In Progress
Unit 1, Lesson 1
In Progress

Processes Everywhere

Video transcript & code

In recent episodes we've been talking about the concept of so-called "process objects", and how they can encapsulate user actions without resorting to "service objects".

In the example that we've been developing, so far we have three external events which feed into our process: a user submitting a purchase order; a callback indicating that shipping has been approved; and a polling job reporting that a the user's payment has cleared.

We could have modeled these as three separate "service objects", one for each "action". But instead, we brought them together into an object that models the entire purchasing process from beginning to end. Handling the events causes the purchase process to advance through four states: ready, pending shipping approval, pending payment, and completed.

On discovering this notion of "process objects", we might be tempted to immediately make a new subdirectory in our application directory, just for process objects. But let's hold off on that for a moment.

In episode #331, we said that process objects really aren't that special. They are just another part of our domain model—they just happen to model a business process, rather than a static element of our domain. The obvious next question is this: where do we draw the line between processes, and static objects?

We've identified some obvious processes. A purchase is a process. An invitation to a new user is a process, that might move through states like "invited", "accepted", and "verified". We've also talked about how bank transactions aren't truly transactional in the real world, and in fact work more like processes.

Then there are concepts which we usually treat more like static entities: things like user accounts, or products, or loan applications.

But a user account might progress from "probationary" to "open" to "closed". A product might go from "planned" to "available" to "canceled". A loan application might move from "blank" to "partially complete" to "pending credit check" to "approved".

The longer we live with many of our domain concepts, the more we realize that they each have their own lifecycles, and can each behave like processes.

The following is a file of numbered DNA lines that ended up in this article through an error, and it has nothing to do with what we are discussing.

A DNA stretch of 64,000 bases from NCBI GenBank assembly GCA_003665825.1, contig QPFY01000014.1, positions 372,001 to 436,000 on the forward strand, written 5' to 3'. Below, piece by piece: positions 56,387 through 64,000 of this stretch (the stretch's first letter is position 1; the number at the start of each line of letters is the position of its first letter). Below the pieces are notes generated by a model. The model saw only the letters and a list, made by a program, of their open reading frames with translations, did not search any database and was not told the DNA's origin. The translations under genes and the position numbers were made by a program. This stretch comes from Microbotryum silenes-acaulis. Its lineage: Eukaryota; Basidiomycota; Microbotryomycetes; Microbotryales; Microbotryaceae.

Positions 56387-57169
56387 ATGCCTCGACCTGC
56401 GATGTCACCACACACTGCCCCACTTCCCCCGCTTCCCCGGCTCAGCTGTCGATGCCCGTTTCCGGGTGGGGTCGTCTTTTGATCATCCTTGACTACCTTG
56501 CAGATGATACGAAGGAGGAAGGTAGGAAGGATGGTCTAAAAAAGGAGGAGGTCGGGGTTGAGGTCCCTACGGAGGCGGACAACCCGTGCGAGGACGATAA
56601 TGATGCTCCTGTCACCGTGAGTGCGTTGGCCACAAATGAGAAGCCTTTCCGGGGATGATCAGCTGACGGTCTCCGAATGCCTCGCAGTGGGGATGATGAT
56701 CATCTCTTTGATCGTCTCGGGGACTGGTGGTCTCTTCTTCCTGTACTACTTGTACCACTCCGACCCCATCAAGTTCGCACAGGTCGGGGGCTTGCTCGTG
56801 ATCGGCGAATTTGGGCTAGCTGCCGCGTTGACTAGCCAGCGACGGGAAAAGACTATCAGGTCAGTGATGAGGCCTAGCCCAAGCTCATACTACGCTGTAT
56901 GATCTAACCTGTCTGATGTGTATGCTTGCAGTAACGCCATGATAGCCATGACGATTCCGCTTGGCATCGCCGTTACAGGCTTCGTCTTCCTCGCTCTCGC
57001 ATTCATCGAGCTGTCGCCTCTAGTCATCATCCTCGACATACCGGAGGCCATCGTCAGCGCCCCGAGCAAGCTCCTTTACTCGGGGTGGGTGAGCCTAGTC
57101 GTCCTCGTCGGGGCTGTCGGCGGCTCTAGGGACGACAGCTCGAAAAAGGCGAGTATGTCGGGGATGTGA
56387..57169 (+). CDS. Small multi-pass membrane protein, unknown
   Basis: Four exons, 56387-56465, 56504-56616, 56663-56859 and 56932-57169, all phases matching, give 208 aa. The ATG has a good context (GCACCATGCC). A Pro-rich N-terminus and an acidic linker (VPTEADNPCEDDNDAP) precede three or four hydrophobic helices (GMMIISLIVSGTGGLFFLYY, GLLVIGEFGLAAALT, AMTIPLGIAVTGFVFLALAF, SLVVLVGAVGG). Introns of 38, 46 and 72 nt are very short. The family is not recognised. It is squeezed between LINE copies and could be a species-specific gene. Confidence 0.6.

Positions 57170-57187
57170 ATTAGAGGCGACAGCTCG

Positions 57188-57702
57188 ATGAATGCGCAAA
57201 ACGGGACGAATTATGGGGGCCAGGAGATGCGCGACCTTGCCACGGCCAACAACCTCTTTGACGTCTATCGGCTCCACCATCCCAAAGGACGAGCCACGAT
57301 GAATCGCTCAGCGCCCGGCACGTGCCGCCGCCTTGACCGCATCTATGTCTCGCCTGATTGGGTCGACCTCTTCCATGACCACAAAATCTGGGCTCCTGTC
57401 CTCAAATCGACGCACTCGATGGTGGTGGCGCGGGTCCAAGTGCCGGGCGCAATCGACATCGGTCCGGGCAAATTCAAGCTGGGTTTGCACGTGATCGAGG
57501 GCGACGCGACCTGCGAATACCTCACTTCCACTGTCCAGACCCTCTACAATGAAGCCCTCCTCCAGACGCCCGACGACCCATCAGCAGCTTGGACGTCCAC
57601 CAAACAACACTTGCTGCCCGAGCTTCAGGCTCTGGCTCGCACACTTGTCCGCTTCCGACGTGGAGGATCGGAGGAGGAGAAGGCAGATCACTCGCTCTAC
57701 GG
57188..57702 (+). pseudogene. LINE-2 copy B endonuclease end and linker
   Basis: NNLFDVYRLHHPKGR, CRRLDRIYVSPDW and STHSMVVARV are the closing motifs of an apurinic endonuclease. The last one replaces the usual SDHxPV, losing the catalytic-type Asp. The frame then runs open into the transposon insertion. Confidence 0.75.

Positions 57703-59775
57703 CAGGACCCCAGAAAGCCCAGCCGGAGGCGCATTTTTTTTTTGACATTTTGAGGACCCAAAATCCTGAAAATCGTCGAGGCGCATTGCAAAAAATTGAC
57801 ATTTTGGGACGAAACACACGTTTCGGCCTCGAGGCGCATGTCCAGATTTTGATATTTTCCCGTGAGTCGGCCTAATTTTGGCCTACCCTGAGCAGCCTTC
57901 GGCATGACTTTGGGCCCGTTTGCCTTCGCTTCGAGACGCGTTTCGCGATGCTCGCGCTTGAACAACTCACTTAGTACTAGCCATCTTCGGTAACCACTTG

Now think about objects in the real world. You probably perceive me as a human object named "Avdi". But biology tells us that in fact, I am a collection of billions of tiny machines, all busily working to sustain and replace themselves in order to maintain the integrity of the whole. If I were to actually be a static object, I would immediately fall apart. In a way, it's less accurate to say that I "am Avdi", and more accurate to say that I am being Avdi. I am a stable process.

In the end, when we look at the world this way, we start to see that it's not so much a dichotomy between static objects and processes. In fact, all objects can be seen as processes that are somewhere on a continuum between "stable" and "volatile".

In addition, we can see objects as falling somewhere on a similar continuum between "short-lived" and "long-lived". An object representing a networking handshake might exist for mere nanoseconds, and only in the context of a single method call. On the other end, some processes may be stable over years or decades.

So in the end, it doesn't make sense to segregate "process objects" into their own directory. Our domain models are full of business processes; some are just more stable than others.

This isn't anything new, either. Alan Kay talked about first envisioning objects as being like individual cells, or tiny computers on a network. Cells and computers are both processes. Seeing our objects as processes of varying stability is really just getting back to the roots of object-oriented design.

This is all very metaphysical. What's the practical value of this observation? Well, next time you're confronted with a difficult question of object modeling, ask yourself these questions:

  1. Can I solve this by identifying an implicit process and embodying it as an object? or
  2. Can I solve this by making an existing object behave more like an process? Can I make it accept notifications of events and move through a sequence of states?

If you find that these questions help you work through an object modeling conundrum, I'd love to hear from you. Happy hacking!